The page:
2017 Year in Review: Dr. Monica Madera, Veterinary Intern

It’s time to look back on 2017! Check our blog between Christmas and New Year’s for a variety of stories and memories of 2017 from the staff and volunteers of the Wildlife Center of Virginia.

The first time I arrived at the Wildlife Center of Virginia was the summer of 2013 as a rehabilitation extern. One of my fondest memories of that time was also one of the first memories I made that stuck with me. I had the ability to work directly with the bear cubs the Center had admitted that summer. It was my absolute favorite moment to be in a den with a bunch of baby Black Bears, watching them explore and play with each other. It was then I realized how much I truly enjoyed working with these animals and I was overly excited to have the opportunity to continue working with them.

That brings me to my best memory of 2017, now that I’ve returned to the Wildlife Center of Virginia as the veterinary intern. When I started, I was extremely excited to have the opportunity to work with the Black Bears of 2017, and to potentially have the opportunity to admit one as a patient. Only a month after starting my internship, I received a call about an injured baby Black Bear. You can imagine my excitement to receive this call! I was going to be able to personally treat my first baby Black Bear patient. But, I wasn’t quite expecting how intimidated I felt at this prospect. I had worked with other healthy Black Bear cubs, but I was nervous about the state this Black Bear was going to be in when it arrived at the Center.

When #17-2035 arrived to the Center, it took all I had not to squeal out loud. He was the cutest bear cub I’d seen, and I quickly noticed he was also terrified and in pain from a broken arm. I quickly reined myself in and got to work. I only wish this scared little cub could realize my intentions. In my head, I thought “I’m gonna help you, little guy, don’t worry, you’ll be fine, I got you”. I was so proud to be working with this animal. He was stable when he first came in, and I anesthetized him to do a full physical examination. He had a broken right arm and cut on his left arm as well as a broken jaw. This little bear really tested all of my skills as a veterinarian, I had to utilize many of my diagnostic, surgical, and treatment skills. I was happy to get him bandaged and comfortable until we could get his arm fixed.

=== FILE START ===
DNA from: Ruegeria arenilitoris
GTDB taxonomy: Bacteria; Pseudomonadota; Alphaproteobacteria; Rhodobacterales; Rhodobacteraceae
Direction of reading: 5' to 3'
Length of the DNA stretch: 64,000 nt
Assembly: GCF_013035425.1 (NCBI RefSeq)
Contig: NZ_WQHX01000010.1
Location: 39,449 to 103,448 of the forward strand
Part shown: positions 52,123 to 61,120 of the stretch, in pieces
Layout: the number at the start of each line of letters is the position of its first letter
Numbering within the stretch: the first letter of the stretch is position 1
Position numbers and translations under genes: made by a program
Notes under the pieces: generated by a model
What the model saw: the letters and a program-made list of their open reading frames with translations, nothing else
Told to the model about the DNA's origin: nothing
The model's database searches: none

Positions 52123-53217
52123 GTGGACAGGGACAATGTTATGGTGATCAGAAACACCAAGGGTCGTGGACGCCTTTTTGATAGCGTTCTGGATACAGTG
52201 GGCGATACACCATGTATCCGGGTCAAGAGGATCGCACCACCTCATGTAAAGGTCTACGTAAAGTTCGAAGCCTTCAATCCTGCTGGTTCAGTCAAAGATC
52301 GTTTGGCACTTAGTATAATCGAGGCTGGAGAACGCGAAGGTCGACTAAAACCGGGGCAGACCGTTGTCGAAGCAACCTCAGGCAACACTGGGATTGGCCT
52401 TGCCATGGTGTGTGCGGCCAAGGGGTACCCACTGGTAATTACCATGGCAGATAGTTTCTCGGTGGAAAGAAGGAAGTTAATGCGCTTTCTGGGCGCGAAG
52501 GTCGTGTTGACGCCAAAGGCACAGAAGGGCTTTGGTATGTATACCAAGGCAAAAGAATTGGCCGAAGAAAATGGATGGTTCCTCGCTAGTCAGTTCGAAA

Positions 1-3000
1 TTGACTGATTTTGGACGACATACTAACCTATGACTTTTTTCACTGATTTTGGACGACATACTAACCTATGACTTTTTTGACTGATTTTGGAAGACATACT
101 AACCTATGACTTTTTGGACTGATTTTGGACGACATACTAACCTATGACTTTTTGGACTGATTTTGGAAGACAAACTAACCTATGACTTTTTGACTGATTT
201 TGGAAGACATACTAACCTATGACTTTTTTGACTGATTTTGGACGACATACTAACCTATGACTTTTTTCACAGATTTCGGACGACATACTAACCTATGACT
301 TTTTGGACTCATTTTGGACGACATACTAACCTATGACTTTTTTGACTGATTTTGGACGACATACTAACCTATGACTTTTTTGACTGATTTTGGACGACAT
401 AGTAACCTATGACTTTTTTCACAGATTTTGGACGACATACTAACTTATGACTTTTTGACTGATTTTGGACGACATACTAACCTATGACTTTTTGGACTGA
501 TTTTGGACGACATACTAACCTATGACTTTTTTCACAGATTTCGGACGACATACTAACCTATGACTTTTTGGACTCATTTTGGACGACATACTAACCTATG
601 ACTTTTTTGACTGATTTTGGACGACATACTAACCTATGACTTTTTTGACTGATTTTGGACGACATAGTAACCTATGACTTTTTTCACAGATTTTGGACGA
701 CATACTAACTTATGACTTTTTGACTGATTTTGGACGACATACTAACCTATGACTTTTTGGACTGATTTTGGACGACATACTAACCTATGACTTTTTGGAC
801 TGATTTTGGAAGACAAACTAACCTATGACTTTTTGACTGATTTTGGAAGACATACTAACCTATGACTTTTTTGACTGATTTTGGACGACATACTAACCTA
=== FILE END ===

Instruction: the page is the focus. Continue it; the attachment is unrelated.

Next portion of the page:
Every day I worked with this bear, he started acting more and more like a wild bear cub, which was a delight! I was with him every step of the way, up to and including his surgery. He did extremely well post-operatively and eventually was able to be moved out to the bear yards with all of the other 2017 bear cubs. That was one of the most satisfying days I experienced at the Wildlife Center. Seeing my first bear cub, one of my first patients since starting my internship, do so well is the essence of why I am doing what I am doing. It is my goal to see my patients eventually released, and #17-2035 is on his way there right now. It means a great deal to me to be a part of that.

This bear cub’s case will always stick with me because of the new experience and the work I put into it. I feel so privileged to have had the ability to put all of my veterinary education to use in caring for #17-2035. This bear cub is a reminder of what I am capable of, and I am extremely grateful for that.

--Dr. Monica

Check out all of our year-in-review posts!